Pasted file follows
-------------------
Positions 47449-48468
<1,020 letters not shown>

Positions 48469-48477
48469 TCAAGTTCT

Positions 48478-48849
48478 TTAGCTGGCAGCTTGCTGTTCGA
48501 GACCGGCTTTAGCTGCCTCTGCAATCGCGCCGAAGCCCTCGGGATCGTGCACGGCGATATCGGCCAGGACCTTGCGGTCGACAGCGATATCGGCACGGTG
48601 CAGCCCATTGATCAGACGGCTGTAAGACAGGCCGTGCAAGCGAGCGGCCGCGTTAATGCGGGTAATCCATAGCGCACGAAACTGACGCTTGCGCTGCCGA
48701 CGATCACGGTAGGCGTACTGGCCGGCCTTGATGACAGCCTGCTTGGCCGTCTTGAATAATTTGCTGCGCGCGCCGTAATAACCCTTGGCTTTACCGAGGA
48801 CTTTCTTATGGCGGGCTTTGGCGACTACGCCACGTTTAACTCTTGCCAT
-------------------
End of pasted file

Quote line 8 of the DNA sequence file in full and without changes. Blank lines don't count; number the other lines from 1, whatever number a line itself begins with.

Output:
48601 CAGCCCATTGATCAGACGGCTGTAAGACAGGCCGTGCAAGCGAGCGGCCGCGTTAATGCGGGTAATCCATAGCGCACGAAACTGACGCTTGCGCTGCCGA